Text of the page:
How to run a good usability test
At Flow we do around 300 usability tests every year – an average of about 6 users per week. Here’s some of the top user testing tips we’ve gathered over the years.
Don’t complete their sentences
Even if you think you know what they’re going to say, you really don’t. Keep quiet and wait for the user to finish talking – even when they’re a bit slow in finishing that sentence.
Don’t use leading questions
“Does that make sense? Do you like that? Was that easy?”
Most people will answer ‘yes’ to that kind of question, because most people want to please the moderator. These kinds of leading questions will lead to false results in your research.
Don’t tell them what they’re looking at
“So this is the products page.”
Rather say: “So talk to me about what you’re seeing here.”
Remember, you’re trying to find out what is going on in their heads, not tell them what’s going on in yours.
Don’t forget about your script
You need to keep one eye on your questions all the time, to make sure you’re covering everything you’re trying to find out. While it is good to let the user explore naturally, remain focused on your goals for the test, and make sure you cover everything you planned to do.
Don’t use the word “would”
“So what would you do if your car broke down?” It’s simply not possible to answer a question like that truthfully. What people think they would do, and what they actually do, are usually very different.
Rather ask: “Has your car ever broken down? What did you do then?” That way the person can tell you what actually happened, rather than having to make something up.
Don’t assume you know what they mean
It is always better to probe a little further than to assume you know what the user means.
User: “I don’t like this form.”
You: “Oh, why not?”
User: “It is long and asks for lots of information.”
You: “And why does that make you not like the form?”
User: “Well, because I don’t have an email address and they always want one!”
You: “Aha!” (not what you assumed is it?)
Don’t use words from the interface when asking them to complete a task
If you want to check whether the user can successfully add something to their cart, don’t say “how would you add this to the cart” when there’s an ‘add to cart’ button on the page. All that tests is their ability to read words.
Rather say, “how would you go about buying this”, or “so what would you do if you wanted to get this”?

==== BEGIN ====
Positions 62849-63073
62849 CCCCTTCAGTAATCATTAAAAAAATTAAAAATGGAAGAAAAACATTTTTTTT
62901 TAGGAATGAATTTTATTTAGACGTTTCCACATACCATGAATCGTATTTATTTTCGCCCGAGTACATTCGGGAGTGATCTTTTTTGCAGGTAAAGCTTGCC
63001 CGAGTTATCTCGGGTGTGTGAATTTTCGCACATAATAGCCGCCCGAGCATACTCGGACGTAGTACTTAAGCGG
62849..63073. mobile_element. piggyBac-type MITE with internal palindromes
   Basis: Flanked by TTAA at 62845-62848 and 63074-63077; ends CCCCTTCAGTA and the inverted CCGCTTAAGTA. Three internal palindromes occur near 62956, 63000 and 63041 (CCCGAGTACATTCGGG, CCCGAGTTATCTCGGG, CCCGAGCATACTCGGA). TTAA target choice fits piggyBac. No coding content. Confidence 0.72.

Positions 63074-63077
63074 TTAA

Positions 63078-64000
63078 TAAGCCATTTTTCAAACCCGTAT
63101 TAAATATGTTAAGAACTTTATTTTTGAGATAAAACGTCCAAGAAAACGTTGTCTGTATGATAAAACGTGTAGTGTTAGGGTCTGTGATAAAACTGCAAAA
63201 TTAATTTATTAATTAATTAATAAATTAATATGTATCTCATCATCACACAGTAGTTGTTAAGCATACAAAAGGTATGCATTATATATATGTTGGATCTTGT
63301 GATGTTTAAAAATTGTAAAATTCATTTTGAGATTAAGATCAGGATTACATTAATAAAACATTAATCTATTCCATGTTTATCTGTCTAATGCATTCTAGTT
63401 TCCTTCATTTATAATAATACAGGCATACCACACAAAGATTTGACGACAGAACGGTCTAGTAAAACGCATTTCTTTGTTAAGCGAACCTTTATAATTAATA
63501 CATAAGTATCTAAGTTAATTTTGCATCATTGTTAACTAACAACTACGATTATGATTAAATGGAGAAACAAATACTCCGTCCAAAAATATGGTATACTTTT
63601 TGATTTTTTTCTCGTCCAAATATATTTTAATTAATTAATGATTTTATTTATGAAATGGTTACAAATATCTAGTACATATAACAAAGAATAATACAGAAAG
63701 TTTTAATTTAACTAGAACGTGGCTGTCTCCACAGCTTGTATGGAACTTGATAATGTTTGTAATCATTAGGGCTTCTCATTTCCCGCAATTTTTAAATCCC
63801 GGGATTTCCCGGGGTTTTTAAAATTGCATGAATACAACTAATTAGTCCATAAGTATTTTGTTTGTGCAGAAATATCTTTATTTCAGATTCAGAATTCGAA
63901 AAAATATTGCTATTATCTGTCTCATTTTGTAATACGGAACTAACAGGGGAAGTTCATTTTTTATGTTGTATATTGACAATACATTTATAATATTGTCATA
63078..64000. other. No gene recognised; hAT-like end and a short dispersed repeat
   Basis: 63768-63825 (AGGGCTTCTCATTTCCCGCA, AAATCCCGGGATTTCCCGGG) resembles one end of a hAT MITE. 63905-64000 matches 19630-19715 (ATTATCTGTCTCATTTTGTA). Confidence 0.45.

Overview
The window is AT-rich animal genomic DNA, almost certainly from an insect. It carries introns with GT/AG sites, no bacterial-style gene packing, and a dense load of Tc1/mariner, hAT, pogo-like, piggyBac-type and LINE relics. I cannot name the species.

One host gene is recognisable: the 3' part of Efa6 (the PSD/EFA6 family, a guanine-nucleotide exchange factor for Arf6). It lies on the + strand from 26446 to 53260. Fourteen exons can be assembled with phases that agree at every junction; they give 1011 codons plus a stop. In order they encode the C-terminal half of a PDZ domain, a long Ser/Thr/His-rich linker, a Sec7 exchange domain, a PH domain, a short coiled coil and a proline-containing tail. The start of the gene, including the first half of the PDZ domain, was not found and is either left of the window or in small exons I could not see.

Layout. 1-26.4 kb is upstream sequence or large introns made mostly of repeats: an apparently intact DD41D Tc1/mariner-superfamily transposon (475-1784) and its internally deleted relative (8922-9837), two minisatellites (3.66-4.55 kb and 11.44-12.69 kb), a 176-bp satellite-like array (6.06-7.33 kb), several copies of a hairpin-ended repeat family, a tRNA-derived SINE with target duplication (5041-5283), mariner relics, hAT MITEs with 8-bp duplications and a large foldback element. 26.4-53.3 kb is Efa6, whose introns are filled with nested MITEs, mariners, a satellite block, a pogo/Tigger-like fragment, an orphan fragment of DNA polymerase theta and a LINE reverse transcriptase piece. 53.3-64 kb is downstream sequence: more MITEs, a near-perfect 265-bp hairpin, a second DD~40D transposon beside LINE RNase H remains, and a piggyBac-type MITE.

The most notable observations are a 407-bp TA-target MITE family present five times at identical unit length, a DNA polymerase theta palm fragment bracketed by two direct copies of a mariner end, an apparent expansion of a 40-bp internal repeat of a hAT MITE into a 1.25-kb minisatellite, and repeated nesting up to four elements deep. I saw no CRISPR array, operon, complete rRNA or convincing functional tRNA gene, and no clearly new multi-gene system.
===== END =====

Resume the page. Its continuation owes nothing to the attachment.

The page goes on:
Ask one question at a time
“How often do you buy from them? What did you buy there the last time? Were you happy with your purchase?” The poor user won’t know which question to answer. Focus on one thing at a time. Ask your question, and then wait for the user to answer it. You’ll get much richer information.
Use silence to your advantage
Most of the time, keeping quiet will get you a lot more information than if you immediately respond to what they’re saying. People naturally start talking when their conversation partner doesn’t say anything. A well-placed “hmm” or “oh?” can also encourage the user to talk more.
Be an apprentice
Take on the role of an apprentice who truly wants to learn everything they can:
“Oh, and how would you do that?”
“That’s really interesting, can you tell me more about how that works?”
“Wow, I didn’t know that! And what happens after that?”
Ask the 5 whys (or to the point just before it starts getting ridiculous)
User: “I only fly with SAA.”
You: “Oh, why’s that?”
User: “Because they offer great baggage insurance.”
You: “And why does that matter?”
User: “Because I always travel with a surfboard and they’re very expensive and very brittle.”
You: “And so why do you need baggage insurance?”
User: “Well, because airlines are known for being a bit careless with bags and it’s not worth flying if it costs me a surfboard.”
Users often feel unsure if they should try something out in the interface, and look to the moderator for reassurance. Saying “Go for it” or “Let’s give that a go” encourages them to try out what they wanted to without telling them what to do.
Reassure the user that they are helping
Users often worry that they’re not making a useful contribution. If they feel like they are being helpful, you are more likely to get good information from them.
“That’s so useful, thank you.”
“That’s very interesting, please tell me more.”
Return questions to the user
User: “What happens if I click on that?”
You: “Why do you think will happen?”
Articulate your questions carefully
Don’t be afraid to stop and think about what you are saying. Good questions lead to good answers.
Great questions to keep in your back pocket
What do you think about that?
How do you feel about that?
I’m not sure. What do you think? (In response to a question.)
What’s going on here?
Can you show me how you would do that?